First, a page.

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Frontside: Penn Central Railroad Backside: Penn Central Railroad PC R.R. Flag

Penn Central Railroad

Item: 27-P     former Pennsy key bit style     Price: $65.00

Remarks: Operated 1968-1976. Forged by the Adlake Co.
Superb block lettering and gold patina.

History

The Penn Central Transportation Company, commonly abbreviated to Penn Central, was an American Class I railroad headquartered in Philadelphia, Pennsylvania, that operated from 1968 until 1976. It was created by the 1968 merger of the Pennsylvania and New York Central railroads. The New York-New Haven & Hartford Railroad was added to the merger in 1969; by 1970, the company had filed for what was, at that time, the largest bankruptcy in U.S. history.

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Frontside: Penn Central Railroad Backside: Penn Central Railroad PC 6072 EMD SD40

Penn Central Railroad

Item: 28-P     former NYC key bit style     Price: $50.00

Remarks: Operated 1968-1976. Forged by the Adlake Co.
Superb block lettering and patina.

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Frontside: Penn Central Railroad Backside: Penn Central Railroad Penn Central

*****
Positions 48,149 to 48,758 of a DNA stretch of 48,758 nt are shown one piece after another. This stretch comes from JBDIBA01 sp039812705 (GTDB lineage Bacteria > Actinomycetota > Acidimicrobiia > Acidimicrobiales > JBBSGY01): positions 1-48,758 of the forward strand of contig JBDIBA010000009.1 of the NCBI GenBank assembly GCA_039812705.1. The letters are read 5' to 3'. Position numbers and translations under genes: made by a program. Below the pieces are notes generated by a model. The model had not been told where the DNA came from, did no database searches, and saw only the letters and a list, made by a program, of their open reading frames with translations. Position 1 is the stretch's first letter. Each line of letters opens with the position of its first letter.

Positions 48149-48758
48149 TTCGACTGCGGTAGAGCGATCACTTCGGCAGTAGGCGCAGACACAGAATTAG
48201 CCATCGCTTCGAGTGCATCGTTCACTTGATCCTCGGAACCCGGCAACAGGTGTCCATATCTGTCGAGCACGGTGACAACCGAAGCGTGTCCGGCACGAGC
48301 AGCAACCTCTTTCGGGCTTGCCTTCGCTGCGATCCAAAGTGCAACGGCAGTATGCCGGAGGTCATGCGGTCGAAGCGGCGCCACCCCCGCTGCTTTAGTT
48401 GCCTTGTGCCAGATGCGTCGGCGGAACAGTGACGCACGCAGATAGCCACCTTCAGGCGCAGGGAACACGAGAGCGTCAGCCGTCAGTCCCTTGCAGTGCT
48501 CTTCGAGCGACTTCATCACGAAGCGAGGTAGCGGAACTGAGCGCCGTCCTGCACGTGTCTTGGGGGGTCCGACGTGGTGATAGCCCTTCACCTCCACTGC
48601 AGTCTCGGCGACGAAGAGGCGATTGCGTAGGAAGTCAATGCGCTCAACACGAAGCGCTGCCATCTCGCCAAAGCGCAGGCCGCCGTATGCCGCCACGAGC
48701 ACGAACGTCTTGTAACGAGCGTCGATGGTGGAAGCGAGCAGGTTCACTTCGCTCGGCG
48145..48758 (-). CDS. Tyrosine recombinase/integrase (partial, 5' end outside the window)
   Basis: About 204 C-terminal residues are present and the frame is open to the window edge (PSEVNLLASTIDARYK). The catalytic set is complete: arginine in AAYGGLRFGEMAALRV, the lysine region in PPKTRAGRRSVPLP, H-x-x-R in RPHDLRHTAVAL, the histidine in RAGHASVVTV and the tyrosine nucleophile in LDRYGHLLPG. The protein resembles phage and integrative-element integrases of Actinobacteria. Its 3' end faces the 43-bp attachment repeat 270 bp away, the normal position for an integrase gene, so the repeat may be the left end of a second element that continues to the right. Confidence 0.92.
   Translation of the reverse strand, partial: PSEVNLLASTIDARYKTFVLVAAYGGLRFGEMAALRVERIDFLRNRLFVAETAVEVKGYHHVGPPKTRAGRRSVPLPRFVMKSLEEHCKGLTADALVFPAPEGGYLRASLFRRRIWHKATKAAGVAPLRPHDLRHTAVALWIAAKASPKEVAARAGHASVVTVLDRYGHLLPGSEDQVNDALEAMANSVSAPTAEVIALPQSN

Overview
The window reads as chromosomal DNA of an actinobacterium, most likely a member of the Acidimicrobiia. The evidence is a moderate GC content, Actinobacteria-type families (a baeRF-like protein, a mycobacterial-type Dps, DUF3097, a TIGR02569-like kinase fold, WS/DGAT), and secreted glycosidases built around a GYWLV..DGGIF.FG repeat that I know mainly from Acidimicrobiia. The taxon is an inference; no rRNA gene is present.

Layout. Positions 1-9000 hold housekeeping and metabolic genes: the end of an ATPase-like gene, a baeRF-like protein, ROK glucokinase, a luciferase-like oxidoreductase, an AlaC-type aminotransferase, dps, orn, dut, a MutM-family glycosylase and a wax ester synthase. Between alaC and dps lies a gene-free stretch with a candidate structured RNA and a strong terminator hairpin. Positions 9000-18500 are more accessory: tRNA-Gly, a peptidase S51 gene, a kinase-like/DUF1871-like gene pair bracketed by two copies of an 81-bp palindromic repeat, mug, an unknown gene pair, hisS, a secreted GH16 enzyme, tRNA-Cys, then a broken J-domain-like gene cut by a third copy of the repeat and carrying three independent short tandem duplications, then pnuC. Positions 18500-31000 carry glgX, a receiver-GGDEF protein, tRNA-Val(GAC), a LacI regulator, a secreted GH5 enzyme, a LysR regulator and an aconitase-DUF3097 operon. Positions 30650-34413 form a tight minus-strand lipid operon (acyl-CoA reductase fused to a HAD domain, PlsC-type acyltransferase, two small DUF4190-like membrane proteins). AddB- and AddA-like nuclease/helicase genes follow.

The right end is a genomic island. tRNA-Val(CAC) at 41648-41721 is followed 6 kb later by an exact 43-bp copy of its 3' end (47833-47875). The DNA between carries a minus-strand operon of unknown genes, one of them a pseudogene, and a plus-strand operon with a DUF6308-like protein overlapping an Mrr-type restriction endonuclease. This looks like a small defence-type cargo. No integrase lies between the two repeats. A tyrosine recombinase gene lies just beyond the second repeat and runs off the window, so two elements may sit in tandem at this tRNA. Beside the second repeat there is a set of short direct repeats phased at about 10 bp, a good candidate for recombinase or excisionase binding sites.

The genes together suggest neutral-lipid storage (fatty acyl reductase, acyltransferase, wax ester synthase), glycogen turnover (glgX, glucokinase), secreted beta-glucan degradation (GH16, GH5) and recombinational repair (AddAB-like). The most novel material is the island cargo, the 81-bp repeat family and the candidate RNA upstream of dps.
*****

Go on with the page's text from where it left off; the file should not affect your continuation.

Penn Central Railroad

Item: 29-P     former NYC key bit style     Price: $45.00

Remarks: Operated 1968-1976. Forged by the Adlake Co.
Superb block lettering and patina.

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Frontside: Penn Central Railroad Backside: Penn Central Railroad The General   The General-Poster   The General

Penn Central Railroad

Item: 30-P     former NYC repair track key bit style     Price: $45.00

Remarks: Operated 1968-1976. Adlake forged.
Same style bit as a AT&SF derail key

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Frontside: Pacific Coast Railroad Backside: Pacific Coast Railroad Pacific Coast R.R. engine (2-8-0) No.14    Pacific Coast R.R. engine No.16

Pacific Coast Railroad (Seattle)

Item: 33-P     Price: $225.00

Remarks: ca. early 1900's. Fraim forged.
Superb block lettering and patina. Started out as
a narrow gauge line. Merged into Great Northern in 1951.